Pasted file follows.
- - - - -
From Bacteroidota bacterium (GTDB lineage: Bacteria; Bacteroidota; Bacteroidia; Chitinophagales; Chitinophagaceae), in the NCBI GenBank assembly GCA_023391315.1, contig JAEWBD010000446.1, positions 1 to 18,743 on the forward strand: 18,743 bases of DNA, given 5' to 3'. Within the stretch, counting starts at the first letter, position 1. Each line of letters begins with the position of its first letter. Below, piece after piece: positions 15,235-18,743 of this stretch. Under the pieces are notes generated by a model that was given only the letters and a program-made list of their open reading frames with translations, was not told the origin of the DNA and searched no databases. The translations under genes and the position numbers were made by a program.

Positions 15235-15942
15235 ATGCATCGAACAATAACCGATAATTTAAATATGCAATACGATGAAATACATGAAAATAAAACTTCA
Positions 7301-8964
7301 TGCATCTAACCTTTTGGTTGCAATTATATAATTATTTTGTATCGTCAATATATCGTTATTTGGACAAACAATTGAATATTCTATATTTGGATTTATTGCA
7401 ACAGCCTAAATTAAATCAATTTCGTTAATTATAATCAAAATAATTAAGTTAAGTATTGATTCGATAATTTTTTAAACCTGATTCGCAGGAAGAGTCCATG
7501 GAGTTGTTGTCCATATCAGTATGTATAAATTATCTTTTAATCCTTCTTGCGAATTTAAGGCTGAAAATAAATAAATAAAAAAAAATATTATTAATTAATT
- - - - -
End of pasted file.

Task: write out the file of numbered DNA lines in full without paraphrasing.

From Bacteroidota bacterium (GTDB lineage: Bacteria; Bacteroidota; Bacteroidia; Chitinophagales; Chitinophagaceae), in the NCBI GenBank assembly GCA_023391315.1, contig JAEWBD010000446.1, positions 1 to 18,743 on the forward strand: 18,743 bases of DNA, given 5' to 3'. Within the stretch, counting starts at the first letter, position 1. Each line of letters begins with the position of its first letter. Below, piece after piece: positions 15,235-18,743 of this stretch. Under the pieces are notes generated by a model that was given only the letters and a program-made list of their open reading frames with translations, was not told the origin of the DNA and searched no databases. The translations under genes and the position numbers were made by a program.

Positions 15235-15942
15235 ATGCATCGAACAATAACCGATAATTTAAATATGCAATACGATGAAATACATGAAAATAAAACTTCA
Positions 7301-8964
7301 TGCATCTAACCTTTTGGTTGCAATTATATAATTATTTTGTATCGTCAATATATCGTTATTTGGACAAACAATTGAATATTCTATATTTGGATTTATTGCA
7401 ACAGCCTAAATTAAATCAATTTCGTTAATTATAATCAAAATAATTAAGTTAAGTATTGATTCGATAATTTTTTAAACCTGATTCGCAGGAAGAGTCCATG
7501 GAGTTGTTGTCCATATCAGTATGTATAAATTATCTTTTAATCCTTCTTGCGAATTTAAGGCTGAAAATAAATAAATAAAAAAAAATATTATTAATTAATT